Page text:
In retrospect, I would have liked to have tried to model what I assume are the brake and clutch fluid reservoirs mounted to the firewall (see picture below).

chassis 1

(Image from Google)

Next up were the sides! The vents in the bonnet were painted black and then dry brushed silver to highlight the grating. Dry brushing is where you wipe the majority of the paint off of the brush, and then lightly go over your subject to highlight any raised areas.


I also tried it on the radiator, but it’s harder to get to look convincing on the larger surface.


Coming together.


A lot of people really get in a pickle with glass. Superglues and plastic cement often stains the glass and makes it look frosted. There is a special glue that you can buy called Glue & Glaze. Poundstretcher do a 3 part arts and crafts glue set with a Pritt Stick, PVA and a clear glue. A little of that clear glue, just in the corners, I find works really well.


The rear panel comprises of the truck lid, rear of the arches and body and two bits that go over the tops of the doors where the windows are mounted (in the kit you have the options to model the windows up or down. I opted for down.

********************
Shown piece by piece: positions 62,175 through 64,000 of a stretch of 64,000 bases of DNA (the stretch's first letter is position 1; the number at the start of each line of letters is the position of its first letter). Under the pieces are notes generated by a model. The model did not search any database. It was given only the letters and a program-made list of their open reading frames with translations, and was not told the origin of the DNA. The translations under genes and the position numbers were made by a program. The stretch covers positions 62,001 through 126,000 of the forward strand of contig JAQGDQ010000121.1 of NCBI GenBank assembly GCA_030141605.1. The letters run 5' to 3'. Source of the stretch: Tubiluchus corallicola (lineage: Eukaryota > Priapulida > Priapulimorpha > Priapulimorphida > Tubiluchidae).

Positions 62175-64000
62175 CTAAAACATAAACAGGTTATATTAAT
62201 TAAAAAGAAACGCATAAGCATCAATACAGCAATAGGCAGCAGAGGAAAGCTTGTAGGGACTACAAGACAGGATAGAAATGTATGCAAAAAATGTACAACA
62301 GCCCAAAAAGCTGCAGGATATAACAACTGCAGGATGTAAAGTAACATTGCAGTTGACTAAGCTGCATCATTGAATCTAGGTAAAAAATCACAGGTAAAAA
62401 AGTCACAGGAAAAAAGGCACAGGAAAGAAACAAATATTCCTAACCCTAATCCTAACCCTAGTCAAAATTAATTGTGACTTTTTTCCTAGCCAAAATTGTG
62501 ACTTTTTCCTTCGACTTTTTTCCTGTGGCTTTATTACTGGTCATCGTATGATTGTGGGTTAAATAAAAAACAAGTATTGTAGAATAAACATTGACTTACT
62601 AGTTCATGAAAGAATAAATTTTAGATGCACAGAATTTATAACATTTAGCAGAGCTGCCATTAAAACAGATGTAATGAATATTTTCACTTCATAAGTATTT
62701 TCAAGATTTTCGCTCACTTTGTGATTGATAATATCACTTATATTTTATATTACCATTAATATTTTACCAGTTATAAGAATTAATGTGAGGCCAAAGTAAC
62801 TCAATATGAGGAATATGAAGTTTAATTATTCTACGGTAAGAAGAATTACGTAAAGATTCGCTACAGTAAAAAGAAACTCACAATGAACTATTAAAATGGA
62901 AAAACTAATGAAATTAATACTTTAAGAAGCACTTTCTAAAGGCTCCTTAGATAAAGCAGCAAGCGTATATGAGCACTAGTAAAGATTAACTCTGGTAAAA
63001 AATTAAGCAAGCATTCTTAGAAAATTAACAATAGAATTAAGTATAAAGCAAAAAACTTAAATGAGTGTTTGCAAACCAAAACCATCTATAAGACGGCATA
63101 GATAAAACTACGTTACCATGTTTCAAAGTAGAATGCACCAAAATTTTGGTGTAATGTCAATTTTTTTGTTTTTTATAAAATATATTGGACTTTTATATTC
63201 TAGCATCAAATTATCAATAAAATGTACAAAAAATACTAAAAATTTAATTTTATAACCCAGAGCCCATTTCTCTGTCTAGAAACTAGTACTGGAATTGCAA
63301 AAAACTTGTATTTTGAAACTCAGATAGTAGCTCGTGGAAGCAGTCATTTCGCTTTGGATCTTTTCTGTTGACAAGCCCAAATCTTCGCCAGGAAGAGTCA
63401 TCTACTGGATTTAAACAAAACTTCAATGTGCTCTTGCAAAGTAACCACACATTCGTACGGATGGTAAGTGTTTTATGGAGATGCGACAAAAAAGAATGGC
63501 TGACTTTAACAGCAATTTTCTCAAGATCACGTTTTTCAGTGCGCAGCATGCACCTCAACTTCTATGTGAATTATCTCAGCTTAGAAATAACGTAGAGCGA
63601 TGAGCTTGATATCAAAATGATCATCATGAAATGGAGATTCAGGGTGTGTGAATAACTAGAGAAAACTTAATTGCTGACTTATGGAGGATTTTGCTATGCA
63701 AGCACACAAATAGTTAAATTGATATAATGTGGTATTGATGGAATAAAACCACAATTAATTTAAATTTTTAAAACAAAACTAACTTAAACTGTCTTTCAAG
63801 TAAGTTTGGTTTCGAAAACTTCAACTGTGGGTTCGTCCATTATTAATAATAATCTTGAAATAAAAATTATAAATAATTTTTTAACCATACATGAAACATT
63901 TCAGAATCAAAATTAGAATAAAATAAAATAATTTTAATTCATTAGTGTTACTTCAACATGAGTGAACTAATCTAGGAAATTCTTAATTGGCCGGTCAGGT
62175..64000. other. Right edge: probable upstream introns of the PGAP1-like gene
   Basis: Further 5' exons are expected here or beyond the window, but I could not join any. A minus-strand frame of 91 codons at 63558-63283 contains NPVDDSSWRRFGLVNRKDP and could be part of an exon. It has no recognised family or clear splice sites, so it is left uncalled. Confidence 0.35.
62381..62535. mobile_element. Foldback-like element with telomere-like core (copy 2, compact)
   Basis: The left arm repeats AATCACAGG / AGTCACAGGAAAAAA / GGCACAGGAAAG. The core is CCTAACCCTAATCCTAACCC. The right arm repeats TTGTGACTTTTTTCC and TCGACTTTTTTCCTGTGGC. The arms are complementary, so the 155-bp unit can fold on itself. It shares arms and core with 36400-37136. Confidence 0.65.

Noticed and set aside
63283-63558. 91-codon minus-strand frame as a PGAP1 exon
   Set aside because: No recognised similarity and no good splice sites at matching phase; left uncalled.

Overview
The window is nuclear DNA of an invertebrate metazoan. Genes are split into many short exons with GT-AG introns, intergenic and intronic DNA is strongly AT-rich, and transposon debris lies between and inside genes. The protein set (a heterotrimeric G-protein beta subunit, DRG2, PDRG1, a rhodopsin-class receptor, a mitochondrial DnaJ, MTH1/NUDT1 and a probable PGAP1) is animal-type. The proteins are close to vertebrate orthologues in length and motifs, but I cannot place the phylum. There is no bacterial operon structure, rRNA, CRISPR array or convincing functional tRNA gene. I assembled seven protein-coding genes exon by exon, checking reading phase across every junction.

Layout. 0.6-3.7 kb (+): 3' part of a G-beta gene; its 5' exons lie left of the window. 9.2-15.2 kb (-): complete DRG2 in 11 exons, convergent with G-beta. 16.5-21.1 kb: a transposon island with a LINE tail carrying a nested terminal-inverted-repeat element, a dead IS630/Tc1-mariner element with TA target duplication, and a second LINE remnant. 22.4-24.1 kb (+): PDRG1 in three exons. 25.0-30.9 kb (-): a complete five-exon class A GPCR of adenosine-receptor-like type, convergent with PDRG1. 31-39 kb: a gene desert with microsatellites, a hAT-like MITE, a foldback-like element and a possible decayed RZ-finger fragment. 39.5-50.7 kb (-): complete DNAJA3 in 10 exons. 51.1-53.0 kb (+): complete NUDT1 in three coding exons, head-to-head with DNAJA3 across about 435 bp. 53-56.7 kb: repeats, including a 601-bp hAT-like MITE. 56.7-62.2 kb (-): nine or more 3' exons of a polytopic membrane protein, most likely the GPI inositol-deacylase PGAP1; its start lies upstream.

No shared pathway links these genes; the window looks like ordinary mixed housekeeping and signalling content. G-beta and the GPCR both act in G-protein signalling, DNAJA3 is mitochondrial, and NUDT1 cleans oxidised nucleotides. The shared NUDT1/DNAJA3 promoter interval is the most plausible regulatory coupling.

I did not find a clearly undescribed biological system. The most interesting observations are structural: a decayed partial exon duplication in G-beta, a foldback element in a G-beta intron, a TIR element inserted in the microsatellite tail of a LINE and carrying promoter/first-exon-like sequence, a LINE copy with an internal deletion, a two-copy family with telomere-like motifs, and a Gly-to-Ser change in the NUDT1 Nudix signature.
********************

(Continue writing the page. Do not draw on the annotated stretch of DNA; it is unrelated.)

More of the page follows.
It was the only part of the kit that didn’t fit together nicely. It did take a bit of convincing but I have got it to a point where I’m happy with it. It’s not perfect, and I’m sure some of you will kindly point that out, but I feel if I modified it any more I would be doing more harm than good.


The dashboard and steering wheel are what really make a car for me. It’s what you spend the most time looking at when you’re driving and I really wanted to try to capture it.

The dashboards in the 540ks were beautiful! Many had a Mother of Pearl effect on the instrument panel and the instruments themselves were often two tone white and brass or white and chrome. If anyone has any ideas on how to paint that Mother of Pearl effect please let me know for future builds haha!

The steering wheels were either black or ivory. I opted for the ivory just for a bit of colour.

Here are the pics I took inspiration from:

interior 3interior 4interior 5interior 6

(all four pics from Google)

Here is my attempt:


Then things went together rather rapidly I’m afraid. The brightwork all went onto the model really nicely. Of particular note is the structure that holds the headlights in place. It’s thin but has a bit of flex in it and was strong. In some kits parts that thin are very fragile. The light lenses were also really nicely detailed.

I opted to have the roof down, but the kit has the option to have the roof up if wanted.

Here’s the completed car!


I really enjoyed the build and I’m actually really pleased with the outcome. I think the fact that it was an older kit took the pressure off a bit. I felt I could do this kit justice. Carl, I hope your father-in-law would be pleased with the result.

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By Richard Francis